System for drying wet clothes
Hi everyone, I am looking to hike the Kungsleden next year from Abisko to Hemavan, but I w...Read more
Oh and it seems worth mentioning that, like a number of others here, I bought a 2019 Traverse 35 for my self and women's version for a family member. Apart from the color choices. I don't think it has changed for 2020.
Personally I think it is a bit overbuilt for most people's day hikes but it it very well rated...see Gear Lab's independent review... if you want to carry a fair amount of gear. I'm a little dubious about using it for overnights unless you gear is compact but I haven't tried packing it for that so I may be surprised. Other's report doing so, so it may be the pack you are looking for...worth taking a look in any case...just make sure to buy the right size.
I don't have enough experience with it yet to recommend it personally since so far I haven't gone on any day hikes where it was called for but I did lend it out for a 12 mile hike in the Sierras. They were carrying a light load and they really liked using it.
To follow up on the REI Traverse 35 L. Note that the smaller sized Traverse 35 packs have slightly less capacity.
I just stuffed mine with a bunch of gear...a slightly modified and abbreviated list of what I took for a week long Sierra section hike as best I can remember, minus the supplies and a few extra bulky items. This is not a recommended gear list but just a reasonably comprehensive example for purposes of a packing test. This list would not work for any Sierra Trip because I omitted the Bear Can which this pack would be hard pressed to carry.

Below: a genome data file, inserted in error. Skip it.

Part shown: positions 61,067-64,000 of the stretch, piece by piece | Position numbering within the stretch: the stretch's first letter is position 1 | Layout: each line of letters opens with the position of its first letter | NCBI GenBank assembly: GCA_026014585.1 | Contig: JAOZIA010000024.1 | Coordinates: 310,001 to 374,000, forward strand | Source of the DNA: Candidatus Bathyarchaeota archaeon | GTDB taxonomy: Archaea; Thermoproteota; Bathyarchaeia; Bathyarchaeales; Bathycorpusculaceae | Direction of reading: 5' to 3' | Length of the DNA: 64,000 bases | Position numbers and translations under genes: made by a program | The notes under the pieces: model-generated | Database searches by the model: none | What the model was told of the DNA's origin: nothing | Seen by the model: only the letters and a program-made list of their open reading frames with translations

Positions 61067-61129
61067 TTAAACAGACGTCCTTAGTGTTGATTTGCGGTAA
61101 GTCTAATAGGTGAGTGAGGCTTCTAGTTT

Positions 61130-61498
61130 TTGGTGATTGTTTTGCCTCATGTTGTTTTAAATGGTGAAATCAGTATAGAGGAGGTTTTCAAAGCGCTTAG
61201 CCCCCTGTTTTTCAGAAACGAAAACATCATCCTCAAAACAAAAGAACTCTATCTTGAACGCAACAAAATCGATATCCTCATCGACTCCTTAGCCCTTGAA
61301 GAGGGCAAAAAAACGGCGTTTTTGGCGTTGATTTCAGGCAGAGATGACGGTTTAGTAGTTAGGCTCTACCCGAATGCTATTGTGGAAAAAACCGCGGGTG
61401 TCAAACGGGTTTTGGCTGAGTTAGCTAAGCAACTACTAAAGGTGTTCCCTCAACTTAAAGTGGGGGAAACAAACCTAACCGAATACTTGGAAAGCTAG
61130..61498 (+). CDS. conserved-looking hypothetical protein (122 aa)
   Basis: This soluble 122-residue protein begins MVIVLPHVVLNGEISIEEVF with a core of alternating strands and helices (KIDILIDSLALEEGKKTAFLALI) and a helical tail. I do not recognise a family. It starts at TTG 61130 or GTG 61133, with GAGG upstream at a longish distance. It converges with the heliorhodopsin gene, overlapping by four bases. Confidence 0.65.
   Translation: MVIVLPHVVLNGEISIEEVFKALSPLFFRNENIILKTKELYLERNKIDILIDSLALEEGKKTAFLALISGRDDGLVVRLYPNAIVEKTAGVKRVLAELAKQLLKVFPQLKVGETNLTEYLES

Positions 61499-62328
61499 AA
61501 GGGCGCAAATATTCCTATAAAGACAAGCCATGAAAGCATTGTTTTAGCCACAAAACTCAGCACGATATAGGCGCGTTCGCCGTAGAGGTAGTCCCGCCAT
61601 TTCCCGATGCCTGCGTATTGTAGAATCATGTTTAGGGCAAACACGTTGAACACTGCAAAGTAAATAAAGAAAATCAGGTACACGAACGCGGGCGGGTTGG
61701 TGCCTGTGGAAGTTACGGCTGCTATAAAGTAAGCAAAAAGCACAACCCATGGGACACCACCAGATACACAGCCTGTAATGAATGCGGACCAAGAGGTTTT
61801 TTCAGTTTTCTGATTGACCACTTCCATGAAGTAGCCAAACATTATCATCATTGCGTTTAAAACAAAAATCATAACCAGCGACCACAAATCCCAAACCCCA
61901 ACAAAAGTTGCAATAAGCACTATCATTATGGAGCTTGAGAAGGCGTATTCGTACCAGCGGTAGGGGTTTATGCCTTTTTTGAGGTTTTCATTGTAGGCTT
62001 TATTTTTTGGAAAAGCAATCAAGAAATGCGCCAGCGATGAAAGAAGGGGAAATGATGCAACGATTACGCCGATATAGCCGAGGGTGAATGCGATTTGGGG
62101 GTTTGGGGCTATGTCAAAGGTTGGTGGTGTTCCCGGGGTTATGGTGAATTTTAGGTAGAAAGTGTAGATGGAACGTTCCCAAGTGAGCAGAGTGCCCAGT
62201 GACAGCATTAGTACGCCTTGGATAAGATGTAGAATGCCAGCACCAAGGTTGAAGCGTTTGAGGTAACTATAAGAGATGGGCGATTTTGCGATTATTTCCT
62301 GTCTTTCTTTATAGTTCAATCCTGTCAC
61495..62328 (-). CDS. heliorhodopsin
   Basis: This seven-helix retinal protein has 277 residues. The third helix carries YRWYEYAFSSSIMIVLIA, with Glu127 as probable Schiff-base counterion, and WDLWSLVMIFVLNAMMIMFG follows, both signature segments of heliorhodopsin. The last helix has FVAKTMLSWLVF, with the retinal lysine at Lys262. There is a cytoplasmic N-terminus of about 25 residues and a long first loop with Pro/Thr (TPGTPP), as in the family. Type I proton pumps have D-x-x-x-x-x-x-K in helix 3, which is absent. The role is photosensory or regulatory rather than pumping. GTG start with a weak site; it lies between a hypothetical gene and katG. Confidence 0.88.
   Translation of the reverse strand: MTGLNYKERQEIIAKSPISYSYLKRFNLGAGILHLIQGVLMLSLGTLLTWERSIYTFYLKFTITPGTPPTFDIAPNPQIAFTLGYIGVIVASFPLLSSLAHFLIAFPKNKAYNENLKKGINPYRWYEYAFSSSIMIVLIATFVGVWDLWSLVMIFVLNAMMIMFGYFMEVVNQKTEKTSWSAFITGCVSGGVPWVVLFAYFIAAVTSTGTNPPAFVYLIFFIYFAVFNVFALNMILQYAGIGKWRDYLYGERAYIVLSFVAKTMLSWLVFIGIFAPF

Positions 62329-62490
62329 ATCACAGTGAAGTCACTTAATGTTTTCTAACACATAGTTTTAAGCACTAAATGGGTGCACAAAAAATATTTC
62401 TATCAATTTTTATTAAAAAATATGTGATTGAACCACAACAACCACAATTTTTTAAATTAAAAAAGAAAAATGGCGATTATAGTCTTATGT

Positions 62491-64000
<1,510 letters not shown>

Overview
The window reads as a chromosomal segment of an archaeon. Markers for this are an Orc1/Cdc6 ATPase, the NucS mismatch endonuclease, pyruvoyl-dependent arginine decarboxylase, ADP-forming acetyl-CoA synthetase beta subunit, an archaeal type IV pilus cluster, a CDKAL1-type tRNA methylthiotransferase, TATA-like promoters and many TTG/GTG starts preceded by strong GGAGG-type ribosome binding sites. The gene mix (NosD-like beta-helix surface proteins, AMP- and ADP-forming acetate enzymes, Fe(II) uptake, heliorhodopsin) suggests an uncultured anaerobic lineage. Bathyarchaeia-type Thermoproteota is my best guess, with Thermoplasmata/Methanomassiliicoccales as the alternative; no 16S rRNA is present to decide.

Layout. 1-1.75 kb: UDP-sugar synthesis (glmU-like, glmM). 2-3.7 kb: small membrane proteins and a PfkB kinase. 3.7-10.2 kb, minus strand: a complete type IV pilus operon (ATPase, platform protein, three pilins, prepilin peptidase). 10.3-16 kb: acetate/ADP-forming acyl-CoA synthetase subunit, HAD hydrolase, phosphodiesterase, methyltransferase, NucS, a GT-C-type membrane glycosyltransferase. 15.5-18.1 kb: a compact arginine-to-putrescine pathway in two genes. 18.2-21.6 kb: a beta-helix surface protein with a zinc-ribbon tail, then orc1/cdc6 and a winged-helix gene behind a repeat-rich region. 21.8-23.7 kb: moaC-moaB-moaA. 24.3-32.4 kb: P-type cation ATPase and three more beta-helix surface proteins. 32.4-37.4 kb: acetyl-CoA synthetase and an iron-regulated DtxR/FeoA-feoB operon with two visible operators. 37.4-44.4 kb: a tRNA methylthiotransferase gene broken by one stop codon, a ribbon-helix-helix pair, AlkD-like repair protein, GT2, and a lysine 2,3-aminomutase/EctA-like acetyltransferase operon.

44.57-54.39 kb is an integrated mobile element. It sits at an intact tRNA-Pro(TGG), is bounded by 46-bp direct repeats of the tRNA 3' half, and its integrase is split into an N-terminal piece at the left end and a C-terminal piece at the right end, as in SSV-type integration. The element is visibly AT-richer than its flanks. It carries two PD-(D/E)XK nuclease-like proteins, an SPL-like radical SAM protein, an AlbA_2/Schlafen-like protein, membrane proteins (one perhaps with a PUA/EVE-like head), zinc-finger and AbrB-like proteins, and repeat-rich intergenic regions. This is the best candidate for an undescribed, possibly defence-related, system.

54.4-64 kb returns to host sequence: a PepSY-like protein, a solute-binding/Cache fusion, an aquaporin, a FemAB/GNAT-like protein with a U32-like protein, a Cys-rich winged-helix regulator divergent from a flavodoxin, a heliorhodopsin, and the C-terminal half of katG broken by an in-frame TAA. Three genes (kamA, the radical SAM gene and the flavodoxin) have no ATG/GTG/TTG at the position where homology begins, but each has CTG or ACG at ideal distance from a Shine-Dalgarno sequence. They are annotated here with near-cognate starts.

Main Bag...from bottom to top
Hip belt pockets...
That lot weighs 18.2# and is a fairly impressive list for a "daypack".
Just need to add supplies...say ~4-5# for an overnight assuming 2L max of water carried, ~2# of food per day and a likely new iso butane fuel canister.
A quick test without supplies indicates that the pack can to carry that base weight ok. I don't think adding ~4# of supplies would change that but I haven't tried it. However, it is stuffed to the point where I notice it so I probably wouldn't use it this way for a long hike. I suspect stuffing it will cause it to run out of comfort after a few miles. Apart from that, the biggest issue I see that there is no accessible place to keep a smartphone so a fanny pack or shoulder strap pouch needs to be added.
So...with some caveats, I think it is doable for a 3 season overnight. A less bulky sleeping bag and a trekking pole solo tent would provide a bit more flexibility and stuff could be pruned depending on location, facilities and expected conditions...That would probably provide room for 2-3 days of food for a summer/good weather trip.
Oh and I should add, my gear is reasonably compact and fairly light weight intended for backpacking. Full price, some of it is relatively expensive (eg TW UL2 Tent, Xlite pad, Xeros) and some of it is "good value" (Kelty Cosmic 20 down sleeping bag). None of it is exactly "cheap". Much of it I got on sale over time.
An one minor correct. My sleeping bag is a Kelty Light Year 20 not a Cosmic 20. It is now discontinued and is 650 fill power rather than 600 so it might compress just a bit better. Even so it was a bit of a squeeze to get it in the bottom of this bag.